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Posts Tagged ‘Eduardo Verastegui’

Conversion is a fascinating topic. What is it that brings someone to re-think the meaning of their life and take it in a new direction? I don’t mean those mad moments when we do something completely out of character and regret it soon after. Or the radical decisions we make to turn our back on something important, when deep down we know that it really is still important. I mean those rare times when we look at ourselves and at the world and somehow understand them in a completely new way, from a different perspective. Or when we discover a new truth so profound that it forces us to re-cast other truths that have been central to our lives.

Sartre by lord marmalade.

For Sartre, the possibility of conversion was the clearest sign of human freedom. It shows that we are not completely determined by the past, by the forces that have shaped us, or even by the people we have become. It shows that we always have the possibility of making something new of our lives. He delights in:

…these extraordinary and marvellous instants when the prior project collapses into the past in the light of a new project which rises on its ruins and which as yet exists only in outline, in which humiliation, anguish, joy, hope are delicately blended, in which we let go in order to grasp and grasp in order to let go – these have often appeared to furnish the clearest and most moving image of our freedom [Being and Nothingness, 1958 Edition, p476].

Eduardo Verástegui en DAV by HazteOir.org.These thoughts come to mind because Eduardo Verastegui was in the UK last week speaking at a Catholic youth festival and promoting his new film Bella. His is a classic conversion story. He rose to fame in a Mexican boy-band, became a huge TV star, finally broke into Hollywood, and then renounced it all when his English tutor (a committed Catholic) pushed him to think about where his life was going and what it all added up to. He realised that his whole lifestyle was taking him further and further away from God, poured his heart out in confession, and has spent the last seven years doing pro-life work and organising house-building schemes in Mexico. More recently, he has been trying to get back into Hollywood – this time to produce films that will have a positive influence on society, and to realise his dream of setting up a centre for Catholic culture there that would counteract the darker influences of that ambiguous world.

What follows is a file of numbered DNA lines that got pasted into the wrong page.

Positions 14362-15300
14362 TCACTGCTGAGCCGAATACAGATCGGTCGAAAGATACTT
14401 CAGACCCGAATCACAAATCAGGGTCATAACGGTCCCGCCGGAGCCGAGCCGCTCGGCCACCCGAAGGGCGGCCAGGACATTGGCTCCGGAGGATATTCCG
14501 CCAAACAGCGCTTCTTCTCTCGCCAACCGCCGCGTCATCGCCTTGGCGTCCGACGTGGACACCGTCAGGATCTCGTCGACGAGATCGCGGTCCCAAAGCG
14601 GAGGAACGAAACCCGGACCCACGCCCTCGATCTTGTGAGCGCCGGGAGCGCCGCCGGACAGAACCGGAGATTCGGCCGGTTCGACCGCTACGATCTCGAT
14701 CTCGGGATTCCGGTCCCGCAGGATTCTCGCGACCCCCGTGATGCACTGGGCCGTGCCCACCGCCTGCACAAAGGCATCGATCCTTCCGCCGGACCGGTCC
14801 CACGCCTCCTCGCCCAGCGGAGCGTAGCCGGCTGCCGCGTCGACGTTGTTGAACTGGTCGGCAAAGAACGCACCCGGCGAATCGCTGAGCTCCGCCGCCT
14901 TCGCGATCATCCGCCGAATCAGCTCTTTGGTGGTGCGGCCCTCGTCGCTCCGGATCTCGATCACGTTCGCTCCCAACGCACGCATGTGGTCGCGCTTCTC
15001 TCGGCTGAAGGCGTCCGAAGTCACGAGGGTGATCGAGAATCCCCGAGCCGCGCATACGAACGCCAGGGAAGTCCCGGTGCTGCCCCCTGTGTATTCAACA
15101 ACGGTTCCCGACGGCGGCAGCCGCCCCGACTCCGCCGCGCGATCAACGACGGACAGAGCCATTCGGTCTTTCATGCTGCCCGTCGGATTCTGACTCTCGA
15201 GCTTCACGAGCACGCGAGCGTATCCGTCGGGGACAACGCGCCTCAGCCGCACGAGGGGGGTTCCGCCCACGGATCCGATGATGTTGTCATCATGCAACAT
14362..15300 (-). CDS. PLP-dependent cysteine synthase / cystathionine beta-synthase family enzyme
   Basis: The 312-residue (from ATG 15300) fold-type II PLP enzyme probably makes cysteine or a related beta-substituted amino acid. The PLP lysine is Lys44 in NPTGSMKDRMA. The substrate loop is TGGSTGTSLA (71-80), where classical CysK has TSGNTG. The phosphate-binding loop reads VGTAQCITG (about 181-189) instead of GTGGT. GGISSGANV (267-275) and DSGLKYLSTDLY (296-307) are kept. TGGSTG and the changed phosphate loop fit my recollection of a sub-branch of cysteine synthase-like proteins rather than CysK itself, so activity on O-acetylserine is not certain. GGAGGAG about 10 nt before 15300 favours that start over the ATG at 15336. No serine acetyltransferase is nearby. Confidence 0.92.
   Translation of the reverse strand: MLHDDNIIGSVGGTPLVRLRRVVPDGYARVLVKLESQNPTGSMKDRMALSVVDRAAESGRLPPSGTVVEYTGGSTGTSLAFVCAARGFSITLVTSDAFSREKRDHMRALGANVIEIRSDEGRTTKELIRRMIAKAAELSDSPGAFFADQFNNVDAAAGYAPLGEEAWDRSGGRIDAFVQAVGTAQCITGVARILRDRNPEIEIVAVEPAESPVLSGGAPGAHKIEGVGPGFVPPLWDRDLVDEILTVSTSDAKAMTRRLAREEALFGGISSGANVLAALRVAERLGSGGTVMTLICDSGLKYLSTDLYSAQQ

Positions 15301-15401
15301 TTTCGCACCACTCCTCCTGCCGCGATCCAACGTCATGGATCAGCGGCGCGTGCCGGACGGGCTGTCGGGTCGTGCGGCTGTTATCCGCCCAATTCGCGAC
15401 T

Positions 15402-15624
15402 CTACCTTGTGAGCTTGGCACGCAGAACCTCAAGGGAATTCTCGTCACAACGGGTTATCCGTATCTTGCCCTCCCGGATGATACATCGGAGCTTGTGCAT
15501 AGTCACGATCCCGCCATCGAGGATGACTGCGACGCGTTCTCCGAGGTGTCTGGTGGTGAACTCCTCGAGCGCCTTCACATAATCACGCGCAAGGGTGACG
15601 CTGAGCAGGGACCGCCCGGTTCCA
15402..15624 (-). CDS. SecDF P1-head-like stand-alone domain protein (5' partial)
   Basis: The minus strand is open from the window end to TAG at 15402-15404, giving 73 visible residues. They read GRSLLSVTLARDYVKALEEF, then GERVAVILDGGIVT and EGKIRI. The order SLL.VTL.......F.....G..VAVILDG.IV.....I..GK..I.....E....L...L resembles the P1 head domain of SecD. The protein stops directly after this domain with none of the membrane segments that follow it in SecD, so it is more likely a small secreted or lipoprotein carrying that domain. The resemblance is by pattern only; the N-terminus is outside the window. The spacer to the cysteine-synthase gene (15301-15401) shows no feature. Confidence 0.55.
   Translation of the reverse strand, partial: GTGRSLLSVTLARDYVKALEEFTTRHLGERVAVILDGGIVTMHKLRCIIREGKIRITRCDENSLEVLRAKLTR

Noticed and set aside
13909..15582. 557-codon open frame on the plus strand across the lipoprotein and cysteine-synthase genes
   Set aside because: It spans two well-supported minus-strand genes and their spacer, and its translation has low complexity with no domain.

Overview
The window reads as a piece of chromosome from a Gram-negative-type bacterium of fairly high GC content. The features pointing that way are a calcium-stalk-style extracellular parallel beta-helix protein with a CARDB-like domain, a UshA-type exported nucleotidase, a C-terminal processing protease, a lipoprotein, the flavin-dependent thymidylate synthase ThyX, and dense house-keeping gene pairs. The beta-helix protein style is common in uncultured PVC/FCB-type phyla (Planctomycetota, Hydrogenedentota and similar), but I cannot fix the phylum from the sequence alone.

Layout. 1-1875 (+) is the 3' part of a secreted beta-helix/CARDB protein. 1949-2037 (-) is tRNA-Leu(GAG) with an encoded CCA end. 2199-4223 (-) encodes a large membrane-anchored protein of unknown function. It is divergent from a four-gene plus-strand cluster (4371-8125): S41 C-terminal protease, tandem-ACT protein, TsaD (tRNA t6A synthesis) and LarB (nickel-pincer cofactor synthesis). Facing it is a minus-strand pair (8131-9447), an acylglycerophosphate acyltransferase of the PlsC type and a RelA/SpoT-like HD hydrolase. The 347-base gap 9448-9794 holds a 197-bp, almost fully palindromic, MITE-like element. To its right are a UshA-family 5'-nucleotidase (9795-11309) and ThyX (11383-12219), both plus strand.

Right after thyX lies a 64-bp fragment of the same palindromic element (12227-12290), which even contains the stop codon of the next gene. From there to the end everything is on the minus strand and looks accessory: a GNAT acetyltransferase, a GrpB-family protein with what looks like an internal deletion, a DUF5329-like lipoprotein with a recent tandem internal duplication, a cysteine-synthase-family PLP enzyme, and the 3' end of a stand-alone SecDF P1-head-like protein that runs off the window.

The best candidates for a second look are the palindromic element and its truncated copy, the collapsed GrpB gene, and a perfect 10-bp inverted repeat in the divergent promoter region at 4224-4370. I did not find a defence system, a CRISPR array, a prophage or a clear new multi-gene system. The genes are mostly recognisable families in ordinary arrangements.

It’s an inspiring story. You can read a short article about his life and conversion here. And if you want more then see the video here – jump ahead to 2.25 for the interview where he tells his story.

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